An association between depressive mood and ischemic heart disease has been demonstrated that does not appear to be explained by early-life environmental and genetic factors. A study of 6714 twins who were Danish middle-aged and old was conducted among individuals from 2 large population-based twin cohorts, with the results published in Acta Psychiatrica Scandinavica.

The investigators sought to assess whether the risk for cardiovascular disease among persons with a mood disorder could be supported by shared genetic and early environmental influences. They used Cox proportional hazards regression to perform individual-level and intrapair studies of the relationship between self-reported depression symptomatology and register-based diagnoses of ischemic heart disease. Data from the Longitudinal Study on Aging Danish Twins (LSADT) and the Middle-Aged Danish Twins (MADT) study were included in the analysis.

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Among the 6714 twins who were evaluated, a total of 2400 and 4314 individual twins were included from LSADT and MADT, respectively. Overall, 32.9% (2208 of 6714) of the twins studied were monozygotic twins. “The mean age was 65.8 years and 54.5% were women,” the authors wrote. During follow-up, 20% of the twins in LSADT and 13% of the twins in MADT were diagnosed with ischemic heart disease.

The results of the study showed that in the main twin population, participants with a depression score in the 2 highest tertiles had a 27% higher hazard ratio (HR) for ischemic heart disease compared with those with a score in the lowest tertile (95% CI, 1.07-1.51), after adjusting for all covariates. With respect to the affective and somatic symptom scores, participants with a score in the highest tertile likewise had a 25% (95% CI, 1.03-1.53) and a 35% (95% CI, 1.12-1.62) higher HR, respectively, for ischemic heart disease.

In addition, intrapair analyses of the 2300 complete twin pairs in the complete twin pair population demonstrated an association between all 3 types of depression symptomatology scores and ischemic heart disease, which was similar to the main findings of the study. Participants in the highest tertile of the total depression score had a 64% higher HR (95% CI, 0.97-2.76) for ischemic heart disease. The corresponding HRs for the affective and somatic scores were 2.08 (95% CI, 1.18-3.67) and 1.59 (95 CI, 0.87-2.91), respectively.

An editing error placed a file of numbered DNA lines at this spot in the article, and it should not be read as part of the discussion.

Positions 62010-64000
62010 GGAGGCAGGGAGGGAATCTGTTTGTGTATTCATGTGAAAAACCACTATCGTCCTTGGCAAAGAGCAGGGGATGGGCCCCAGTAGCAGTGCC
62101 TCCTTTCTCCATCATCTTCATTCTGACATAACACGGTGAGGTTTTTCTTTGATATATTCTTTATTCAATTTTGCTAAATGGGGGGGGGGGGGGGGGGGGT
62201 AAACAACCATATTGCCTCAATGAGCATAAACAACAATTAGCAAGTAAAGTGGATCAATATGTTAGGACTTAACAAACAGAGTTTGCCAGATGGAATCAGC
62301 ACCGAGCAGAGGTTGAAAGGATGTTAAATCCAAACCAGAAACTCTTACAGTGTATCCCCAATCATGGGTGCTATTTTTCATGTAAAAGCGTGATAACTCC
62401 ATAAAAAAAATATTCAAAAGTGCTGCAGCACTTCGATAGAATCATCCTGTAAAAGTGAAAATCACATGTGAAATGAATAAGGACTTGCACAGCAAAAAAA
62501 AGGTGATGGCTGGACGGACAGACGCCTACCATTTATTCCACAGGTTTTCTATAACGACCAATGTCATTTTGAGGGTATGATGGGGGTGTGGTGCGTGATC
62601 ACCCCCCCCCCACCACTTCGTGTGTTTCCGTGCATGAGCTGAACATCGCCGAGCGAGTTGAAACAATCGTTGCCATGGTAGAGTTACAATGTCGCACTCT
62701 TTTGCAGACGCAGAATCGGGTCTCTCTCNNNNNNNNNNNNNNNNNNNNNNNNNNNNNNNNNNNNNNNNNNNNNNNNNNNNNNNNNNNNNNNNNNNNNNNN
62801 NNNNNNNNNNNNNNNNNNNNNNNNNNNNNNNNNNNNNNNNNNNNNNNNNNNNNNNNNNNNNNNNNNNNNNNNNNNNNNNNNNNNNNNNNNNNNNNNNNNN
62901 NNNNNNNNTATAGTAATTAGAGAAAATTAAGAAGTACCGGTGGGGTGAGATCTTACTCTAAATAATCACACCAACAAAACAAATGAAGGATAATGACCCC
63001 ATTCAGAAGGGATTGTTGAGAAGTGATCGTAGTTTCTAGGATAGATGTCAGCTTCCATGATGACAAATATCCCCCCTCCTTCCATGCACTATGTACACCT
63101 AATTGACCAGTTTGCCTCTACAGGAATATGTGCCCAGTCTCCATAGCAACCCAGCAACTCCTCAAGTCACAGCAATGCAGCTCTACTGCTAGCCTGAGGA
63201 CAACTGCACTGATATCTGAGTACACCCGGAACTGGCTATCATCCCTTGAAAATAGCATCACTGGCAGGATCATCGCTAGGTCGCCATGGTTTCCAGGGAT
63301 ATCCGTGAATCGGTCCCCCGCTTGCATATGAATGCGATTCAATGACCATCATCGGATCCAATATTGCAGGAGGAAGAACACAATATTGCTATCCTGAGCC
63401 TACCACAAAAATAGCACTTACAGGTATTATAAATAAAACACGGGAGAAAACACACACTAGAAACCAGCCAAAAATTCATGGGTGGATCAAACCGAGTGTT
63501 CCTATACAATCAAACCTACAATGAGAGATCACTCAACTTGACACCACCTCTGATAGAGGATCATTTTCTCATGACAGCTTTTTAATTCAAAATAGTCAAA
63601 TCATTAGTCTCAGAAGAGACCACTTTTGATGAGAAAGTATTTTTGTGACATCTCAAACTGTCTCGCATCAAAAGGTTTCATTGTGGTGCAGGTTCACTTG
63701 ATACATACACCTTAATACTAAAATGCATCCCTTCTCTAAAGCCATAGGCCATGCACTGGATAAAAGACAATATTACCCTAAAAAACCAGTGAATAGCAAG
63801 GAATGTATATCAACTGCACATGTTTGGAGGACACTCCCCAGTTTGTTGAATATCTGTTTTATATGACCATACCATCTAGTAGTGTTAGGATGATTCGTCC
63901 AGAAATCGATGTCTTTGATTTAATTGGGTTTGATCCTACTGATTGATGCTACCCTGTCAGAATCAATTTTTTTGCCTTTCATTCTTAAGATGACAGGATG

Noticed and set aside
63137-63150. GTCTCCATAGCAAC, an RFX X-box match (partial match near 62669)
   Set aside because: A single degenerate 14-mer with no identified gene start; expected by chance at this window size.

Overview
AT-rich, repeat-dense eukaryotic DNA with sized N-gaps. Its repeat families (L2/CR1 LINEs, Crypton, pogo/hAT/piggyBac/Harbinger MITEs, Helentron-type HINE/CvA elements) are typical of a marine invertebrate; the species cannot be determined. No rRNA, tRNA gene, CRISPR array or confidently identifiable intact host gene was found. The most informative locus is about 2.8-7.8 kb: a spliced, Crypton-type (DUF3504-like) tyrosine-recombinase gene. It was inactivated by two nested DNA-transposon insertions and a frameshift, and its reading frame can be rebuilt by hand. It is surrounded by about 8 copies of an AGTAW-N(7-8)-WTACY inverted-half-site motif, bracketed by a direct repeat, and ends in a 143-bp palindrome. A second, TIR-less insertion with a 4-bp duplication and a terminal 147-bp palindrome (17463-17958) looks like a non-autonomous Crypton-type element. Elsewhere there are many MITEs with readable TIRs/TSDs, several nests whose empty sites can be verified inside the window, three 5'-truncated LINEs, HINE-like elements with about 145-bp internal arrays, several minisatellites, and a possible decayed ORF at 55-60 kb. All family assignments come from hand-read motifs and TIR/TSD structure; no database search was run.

A major limitation of the current study includes the lack of available information on potential early-life confounders, such as social relationships and childhood health, which may have biased the results. Moreover, power limitations in the intrapair analyses limits stratification according to sex or zygosity status.

The investigators concluded that the current study of 6714 and 2559 twin pairs demonstrated that depressive mood (both total and affective and somatic symptomatology scores) at baseline is associated with a higher incidence of ischemic heart disease in both interpair and intrapair analyses. Thus, shared early-life environmental and genetic factors are not responsible for the link between depressive mood and ischemic heart disease reported among middle-aged and old adults.

Reference

Wium-Andersen MK, Wium-Andersen IK, Jørgensen MB, et al. The association between depressive mood and ischemic heart disease: a twin study. Acta Psychiatr Scand. 2019;140(3):265-274.